Indigenous storytellers Darlene Kascak, Kinsale Hueston, and Anne Jennison share stories of tradition and Indigenous culture during Native American Heritage Month.
After Dinner Stories: Indigenous Knowledge Keepers
Darlene Kascak (Schaghticoke Tribal Nation) is the Education Coordinator at The Institute for American Indian Studies in Washington, Connecticut. Her experience as an educator, tour guide, museum assistant and Traditional Native American Storyteller has taught her the importance of educating both young and old about the many misconceptions and stereotypes about her ancestors. Her style of teaching from a Native American’s point of view allows children and adults the opportunity to have a new understanding of Connecticut’s Indigenous Peoples lives both in the past and in the present.
Kinsale Hueston is a 2017-2018 National Student Poet and a student at Yale University. An enrolled member of the Navajo Nation, Kinsale’s work centers on personal histories, Diné stories, and contemporary issues affecting her tribe— particularly violence against Native women and settler-colonial violence, resource extraction, and land/body relationships. She began her career at the age of 15 as a theater artist in Los Angeles, with roles in Urban Rez by Larissa FastHorse (Sicangu Lakota) and Fairly Traceable by Mary Kathryn Nagle (Cherokee). She has since appeared in Running Shadow (The American Film Institute, 2018), ACKIA (Lenape Arts Center, 2018), numerous staged readings for the Yale Indigenous Performing Arts Program, and narrated Race to the Sun by Rebecca Roanhorse (Rick Riordan Presents, 2019)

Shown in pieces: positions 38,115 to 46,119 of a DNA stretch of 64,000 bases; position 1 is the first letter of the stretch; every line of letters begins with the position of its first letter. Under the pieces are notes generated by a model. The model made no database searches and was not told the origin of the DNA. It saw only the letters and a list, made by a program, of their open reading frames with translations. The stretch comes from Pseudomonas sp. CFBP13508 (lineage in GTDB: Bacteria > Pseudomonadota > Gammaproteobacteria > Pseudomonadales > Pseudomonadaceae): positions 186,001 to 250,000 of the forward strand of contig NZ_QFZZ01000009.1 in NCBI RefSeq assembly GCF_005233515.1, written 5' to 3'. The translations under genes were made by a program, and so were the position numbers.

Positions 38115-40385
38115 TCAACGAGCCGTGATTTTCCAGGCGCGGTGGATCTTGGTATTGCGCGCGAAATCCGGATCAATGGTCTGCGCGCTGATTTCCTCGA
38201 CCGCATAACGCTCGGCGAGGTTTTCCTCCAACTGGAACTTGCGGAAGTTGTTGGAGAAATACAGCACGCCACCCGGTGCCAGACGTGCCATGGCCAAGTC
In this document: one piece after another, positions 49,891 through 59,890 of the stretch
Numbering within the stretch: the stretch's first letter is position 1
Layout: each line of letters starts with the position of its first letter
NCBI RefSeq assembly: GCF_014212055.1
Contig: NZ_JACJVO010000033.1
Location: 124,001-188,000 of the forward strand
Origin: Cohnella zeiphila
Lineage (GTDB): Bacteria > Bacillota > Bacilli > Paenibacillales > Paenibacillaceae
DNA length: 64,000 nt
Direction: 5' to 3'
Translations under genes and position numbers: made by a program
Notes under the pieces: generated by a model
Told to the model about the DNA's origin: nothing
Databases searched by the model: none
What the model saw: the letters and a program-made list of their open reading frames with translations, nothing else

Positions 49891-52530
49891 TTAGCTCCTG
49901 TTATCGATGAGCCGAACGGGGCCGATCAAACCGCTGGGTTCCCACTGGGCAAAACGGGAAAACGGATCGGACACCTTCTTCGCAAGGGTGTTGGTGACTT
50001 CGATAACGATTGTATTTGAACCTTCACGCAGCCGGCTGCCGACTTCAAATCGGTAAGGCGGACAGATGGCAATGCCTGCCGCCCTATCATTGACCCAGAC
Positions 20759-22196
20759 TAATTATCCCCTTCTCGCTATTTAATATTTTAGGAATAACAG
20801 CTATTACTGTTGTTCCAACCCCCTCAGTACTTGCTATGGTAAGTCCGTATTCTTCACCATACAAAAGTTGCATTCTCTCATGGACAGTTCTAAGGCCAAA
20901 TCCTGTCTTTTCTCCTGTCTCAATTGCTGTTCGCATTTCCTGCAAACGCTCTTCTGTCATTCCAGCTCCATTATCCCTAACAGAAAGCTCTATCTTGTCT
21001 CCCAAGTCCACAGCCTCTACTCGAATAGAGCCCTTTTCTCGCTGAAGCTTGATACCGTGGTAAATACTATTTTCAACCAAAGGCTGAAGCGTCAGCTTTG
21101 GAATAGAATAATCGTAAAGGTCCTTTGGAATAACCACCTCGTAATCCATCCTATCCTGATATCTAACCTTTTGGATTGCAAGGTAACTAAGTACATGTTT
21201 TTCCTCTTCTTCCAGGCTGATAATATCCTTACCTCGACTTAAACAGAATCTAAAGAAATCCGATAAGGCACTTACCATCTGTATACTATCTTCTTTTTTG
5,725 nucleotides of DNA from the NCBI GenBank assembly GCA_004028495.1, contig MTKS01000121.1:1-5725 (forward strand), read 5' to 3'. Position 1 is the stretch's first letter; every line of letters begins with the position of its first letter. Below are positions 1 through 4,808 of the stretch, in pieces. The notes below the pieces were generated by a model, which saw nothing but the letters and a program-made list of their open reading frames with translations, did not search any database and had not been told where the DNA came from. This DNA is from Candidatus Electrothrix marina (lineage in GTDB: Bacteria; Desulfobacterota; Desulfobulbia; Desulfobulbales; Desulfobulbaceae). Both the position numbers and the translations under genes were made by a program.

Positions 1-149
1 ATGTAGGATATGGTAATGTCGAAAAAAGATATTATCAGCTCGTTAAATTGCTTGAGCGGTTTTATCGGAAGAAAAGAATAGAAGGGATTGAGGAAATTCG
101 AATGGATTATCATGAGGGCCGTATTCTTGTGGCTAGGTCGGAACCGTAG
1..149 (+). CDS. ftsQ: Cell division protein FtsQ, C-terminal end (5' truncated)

Anne Jennison is a traditional Native American storyteller with both European and Abenaki heritage. Anne's storytelling skills have been polished by more than 30 years of experience sharing Indigenous lesson stories with audiences of all kinds. With Master Degrees in both Storytelling and History, Anne also brings a wealth of cultural and historical knowledge to enrich her retelling of timeless Northeast Woodlands Native American stories. Anne is listed on the New Hampshire Traditional Artists Roster as a traditional Abenaki storyteller & craftsperson, as well as on the Touring Artist Roster and the Teaching Artist Roster for the New England Foundation for the Arts (https://www.creativeground.org/search). Anne is also a member of both the NH Commission on Native American Affairs and the Indigenous NH Collaborative Collective. Additionally, Anne is an affiliate faculty member for the University of New Hampshire Native American and Indigenous Studies (NAIS) Minor and a co-creator of the "People of the Dawnland" interpretive exhibit about the Abenaki/Wabanaki peoples at Strawbery Banke Museum in Portsmouth, NH. For more info: https://www.annejennison.com or firstname.lastname@example.org